Thursday, January 25, 2001

Downtown topic: east side access




By James Pilcher
The Cincinnati Enquirer

        A lot of ideas were offered Wednesday at a public forum on the traffic flow for the new Fort Washington Way, but most centered on one basic theme:

        Make it easier for east-siders to get in and out of downtown.

        “It just seems like somebody messed up,” said James Collier of Symmes Township, one of about 45 downtown workers or residents to give feedback on the $328 million renovation of the highway that connects Interstates 71, 75, 471 and U.S. 50 (Columbia Parkway).

        “Why should I have to go all the way up to Fifth Street or all the way down to the Clay Wade Bailey Bridge?” said Mr. Collier, who manages an apartment building at Fourth and Plum streets.

        The forum was one of the first events in a campaign by city officials to streamline traffic flow on the downtown street grid, which underwent tremendous change. Third Street switched direction, new bridges went in over the main trench, exits were removed and a new Second Street was constructed.

        Also presented were options for street signs, but most came out to comment or complain about traffic flow. Suggestions included:

        • Open the ramp from Third Street onto northbound Interstate 75 (the ramp is almost complete, but awaits state approval, which could take several months).

        • Make Elm Street two-way south of Third Street, to give better access to Second Street for those in western downtown.

        • Make all the east-west streets two-way south of Fourth Street, including Second and Third streets. That suggestion came from Patricia Bready, director of government relations for Cincinnati Bell, which has about 2,500 employees downtown.

        “It's just a maze of humanity in front of our building at 5 p.m., between the buses and the cars and the pedestrians,” Ms. Bready said. “And that's not mentioning the big problem a lot of our employees who live on the east side have trying to get out, either on Fifth Street or getting down to Second Street.”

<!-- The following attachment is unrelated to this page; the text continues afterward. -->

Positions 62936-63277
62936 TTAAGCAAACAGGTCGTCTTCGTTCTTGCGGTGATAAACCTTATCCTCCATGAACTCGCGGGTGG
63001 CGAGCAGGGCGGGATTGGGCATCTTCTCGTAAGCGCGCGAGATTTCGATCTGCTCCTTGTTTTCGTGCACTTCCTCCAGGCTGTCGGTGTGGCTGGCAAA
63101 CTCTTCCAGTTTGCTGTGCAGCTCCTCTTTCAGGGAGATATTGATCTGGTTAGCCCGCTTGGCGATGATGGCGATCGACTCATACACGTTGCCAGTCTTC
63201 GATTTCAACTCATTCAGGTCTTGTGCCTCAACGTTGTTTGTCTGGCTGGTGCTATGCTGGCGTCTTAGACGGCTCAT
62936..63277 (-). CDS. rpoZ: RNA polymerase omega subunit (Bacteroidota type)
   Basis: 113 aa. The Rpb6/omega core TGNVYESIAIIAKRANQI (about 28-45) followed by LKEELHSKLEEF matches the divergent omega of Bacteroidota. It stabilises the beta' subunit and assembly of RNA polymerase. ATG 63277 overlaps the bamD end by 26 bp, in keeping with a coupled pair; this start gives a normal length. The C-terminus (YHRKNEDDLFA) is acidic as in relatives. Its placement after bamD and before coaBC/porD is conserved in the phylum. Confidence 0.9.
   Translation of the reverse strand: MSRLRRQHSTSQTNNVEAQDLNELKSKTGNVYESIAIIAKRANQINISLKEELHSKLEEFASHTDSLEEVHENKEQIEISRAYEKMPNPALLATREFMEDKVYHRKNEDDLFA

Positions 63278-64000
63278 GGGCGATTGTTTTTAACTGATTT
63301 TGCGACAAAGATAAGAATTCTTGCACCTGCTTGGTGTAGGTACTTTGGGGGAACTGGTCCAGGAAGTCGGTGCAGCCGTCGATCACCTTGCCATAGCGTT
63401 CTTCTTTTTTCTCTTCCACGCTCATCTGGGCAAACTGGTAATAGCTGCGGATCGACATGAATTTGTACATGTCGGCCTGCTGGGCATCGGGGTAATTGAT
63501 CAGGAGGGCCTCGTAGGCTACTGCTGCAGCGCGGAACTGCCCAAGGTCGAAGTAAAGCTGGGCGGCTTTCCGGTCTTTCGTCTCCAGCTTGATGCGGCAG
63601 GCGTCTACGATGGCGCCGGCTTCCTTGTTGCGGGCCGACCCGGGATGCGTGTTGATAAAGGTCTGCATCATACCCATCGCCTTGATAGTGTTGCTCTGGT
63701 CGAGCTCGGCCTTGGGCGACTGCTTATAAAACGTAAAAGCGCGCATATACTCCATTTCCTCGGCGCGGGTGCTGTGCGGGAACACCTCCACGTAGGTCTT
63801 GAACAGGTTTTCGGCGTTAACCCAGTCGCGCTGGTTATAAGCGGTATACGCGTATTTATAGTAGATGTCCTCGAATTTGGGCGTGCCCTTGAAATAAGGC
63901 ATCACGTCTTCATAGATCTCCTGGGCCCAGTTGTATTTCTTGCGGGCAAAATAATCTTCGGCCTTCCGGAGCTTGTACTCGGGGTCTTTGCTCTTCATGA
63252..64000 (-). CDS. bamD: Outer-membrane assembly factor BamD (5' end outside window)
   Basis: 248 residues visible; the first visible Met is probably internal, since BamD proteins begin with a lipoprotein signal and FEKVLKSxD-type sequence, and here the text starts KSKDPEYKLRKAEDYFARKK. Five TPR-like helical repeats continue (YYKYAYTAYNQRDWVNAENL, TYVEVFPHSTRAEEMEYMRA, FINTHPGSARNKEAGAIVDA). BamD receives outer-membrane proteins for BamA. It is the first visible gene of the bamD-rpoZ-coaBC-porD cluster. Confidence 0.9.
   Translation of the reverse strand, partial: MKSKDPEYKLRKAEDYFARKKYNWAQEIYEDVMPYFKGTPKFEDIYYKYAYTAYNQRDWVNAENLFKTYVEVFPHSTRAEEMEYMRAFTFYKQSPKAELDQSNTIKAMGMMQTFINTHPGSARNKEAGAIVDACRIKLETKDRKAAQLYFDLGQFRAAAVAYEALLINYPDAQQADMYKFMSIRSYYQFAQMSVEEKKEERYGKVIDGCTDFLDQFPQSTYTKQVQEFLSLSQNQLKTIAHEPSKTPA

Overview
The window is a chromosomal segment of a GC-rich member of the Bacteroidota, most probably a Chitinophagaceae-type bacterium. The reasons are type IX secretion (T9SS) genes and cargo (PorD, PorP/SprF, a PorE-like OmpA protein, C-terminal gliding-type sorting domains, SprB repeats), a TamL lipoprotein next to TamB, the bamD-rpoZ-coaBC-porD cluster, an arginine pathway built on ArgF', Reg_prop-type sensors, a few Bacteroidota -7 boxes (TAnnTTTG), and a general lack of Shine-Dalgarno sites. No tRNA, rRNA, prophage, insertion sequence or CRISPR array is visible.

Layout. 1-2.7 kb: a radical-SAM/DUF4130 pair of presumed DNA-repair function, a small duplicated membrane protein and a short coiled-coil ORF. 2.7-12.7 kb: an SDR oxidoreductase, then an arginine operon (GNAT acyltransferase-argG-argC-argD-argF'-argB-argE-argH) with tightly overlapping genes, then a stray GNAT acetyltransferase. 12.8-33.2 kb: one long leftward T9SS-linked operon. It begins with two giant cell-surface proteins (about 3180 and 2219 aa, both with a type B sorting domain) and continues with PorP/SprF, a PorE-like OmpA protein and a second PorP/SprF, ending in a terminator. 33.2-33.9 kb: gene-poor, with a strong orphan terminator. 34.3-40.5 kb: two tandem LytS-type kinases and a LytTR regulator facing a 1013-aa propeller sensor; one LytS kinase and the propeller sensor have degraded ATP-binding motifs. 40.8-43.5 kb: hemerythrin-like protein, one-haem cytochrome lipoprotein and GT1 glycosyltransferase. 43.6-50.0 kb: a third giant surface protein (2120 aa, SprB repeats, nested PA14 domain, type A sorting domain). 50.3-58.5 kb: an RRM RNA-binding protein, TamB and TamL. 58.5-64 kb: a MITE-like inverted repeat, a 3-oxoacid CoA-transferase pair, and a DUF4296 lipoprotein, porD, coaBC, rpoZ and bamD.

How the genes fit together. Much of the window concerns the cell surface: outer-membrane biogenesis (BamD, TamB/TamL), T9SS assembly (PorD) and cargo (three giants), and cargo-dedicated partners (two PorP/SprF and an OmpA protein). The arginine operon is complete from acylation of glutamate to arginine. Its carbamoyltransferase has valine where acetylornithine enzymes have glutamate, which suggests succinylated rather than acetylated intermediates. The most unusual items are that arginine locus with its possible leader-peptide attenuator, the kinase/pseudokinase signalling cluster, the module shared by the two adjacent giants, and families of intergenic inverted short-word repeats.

City Transportation Director John Deatrick and city Traffic Engineer Steve Bailey said they would seriously consider each suggestion, but warned that some solutions — such as making the Elm Street bridge between Second and Third streets two-way — could be problematic.

        “This is a very sensitive grid, and if you make an adjustment at one point, you could lock up another intersection,” Mr. Bailey said. “And gridlock can spread through downtown like ice on a freezing lake.''

       



State of the State
Excerpts of the State of the State address delivered Wednesday by Gov. Bob Taft.
Grants will help with heating bills
Plan skips funding fix for schools, some say
Taft's honeymoon could be over
Taft's initiatives
Baby desperate for heart
Barrett Cancer Center has new director
Cancer center aim: top-flight status
Oil companies' profits huge
Former minister faces new set of securities charges
PULFER: Super Bowl
School copes with two deaths
Five die in four accidents in 24 hours
CROWLEY: Kevin Bacon game loses some sizzle
Young Bunning seen as too green for federal judgeship
Chao sees challenge in evolving new economy
City officials trying to stop low-income housing project
Colerain officer shoots suspect
Columnist to tout choice at Cincinnati school fair
Council plans Westwood help
- Downtown topic: east side access
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Tristate A.M. Report